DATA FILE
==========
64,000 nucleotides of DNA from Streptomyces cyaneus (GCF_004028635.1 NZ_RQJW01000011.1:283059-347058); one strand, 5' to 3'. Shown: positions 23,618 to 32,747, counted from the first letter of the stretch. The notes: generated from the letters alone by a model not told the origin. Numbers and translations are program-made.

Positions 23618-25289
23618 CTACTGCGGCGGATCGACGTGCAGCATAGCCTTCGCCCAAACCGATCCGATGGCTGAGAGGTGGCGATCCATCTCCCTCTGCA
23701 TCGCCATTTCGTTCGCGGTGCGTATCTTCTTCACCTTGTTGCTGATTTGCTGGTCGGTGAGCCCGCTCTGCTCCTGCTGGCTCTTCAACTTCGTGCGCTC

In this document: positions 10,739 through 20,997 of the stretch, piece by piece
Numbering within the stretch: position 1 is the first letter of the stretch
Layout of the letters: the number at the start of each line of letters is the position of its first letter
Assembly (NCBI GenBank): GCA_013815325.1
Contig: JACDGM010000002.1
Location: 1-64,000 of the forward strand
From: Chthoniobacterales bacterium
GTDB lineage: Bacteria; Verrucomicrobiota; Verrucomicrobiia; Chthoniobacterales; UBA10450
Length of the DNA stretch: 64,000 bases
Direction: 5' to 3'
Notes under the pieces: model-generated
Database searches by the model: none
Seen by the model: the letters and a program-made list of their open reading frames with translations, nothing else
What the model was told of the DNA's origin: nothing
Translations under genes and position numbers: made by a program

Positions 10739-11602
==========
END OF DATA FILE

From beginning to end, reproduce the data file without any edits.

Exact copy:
64,000 nucleotides of DNA from Streptomyces cyaneus (GCF_004028635.1 NZ_RQJW01000011.1:283059-347058); one strand, 5' to 3'. Shown: positions 23,618 to 32,747, counted from the first letter of the stretch. The notes: generated from the letters alone by a model not told the origin. Numbers and translations are program-made.

Positions 23618-25289
23618 CTACTGCGGCGGATCGACGTGCAGCATAGCCTTCGCCCAAACCGATCCGATGGCTGAGAGGTGGCGATCCATCTCCCTCTGCA
23701 TCGCCATTTCGTTCGCGGTGCGTATCTTCTTCACCTTGTTGCTGATTTGCTGGTCGGTGAGCCCGCTCTGCTCCTGCTGGCTCTTCAACTTCGTGCGCTC

In this document: positions 10,739 through 20,997 of the stretch, piece by piece
Numbering within the stretch: position 1 is the first letter of the stretch
Layout of the letters: the number at the start of each line of letters is the position of its first letter
Assembly (NCBI GenBank): GCA_013815325.1
Contig: JACDGM010000002.1
Location: 1-64,000 of the forward strand
From: Chthoniobacterales bacterium
GTDB lineage: Bacteria; Verrucomicrobiota; Verrucomicrobiia; Chthoniobacterales; UBA10450
Length of the DNA stretch: 64,000 bases
Direction: 5' to 3'
Notes under the pieces: model-generated
Database searches by the model: none
Seen by the model: the letters and a program-made list of their open reading frames with translations, nothing else
What the model was told of the DNA's origin: nothing
Translations under genes and position numbers: made by a program

Positions 10739-11602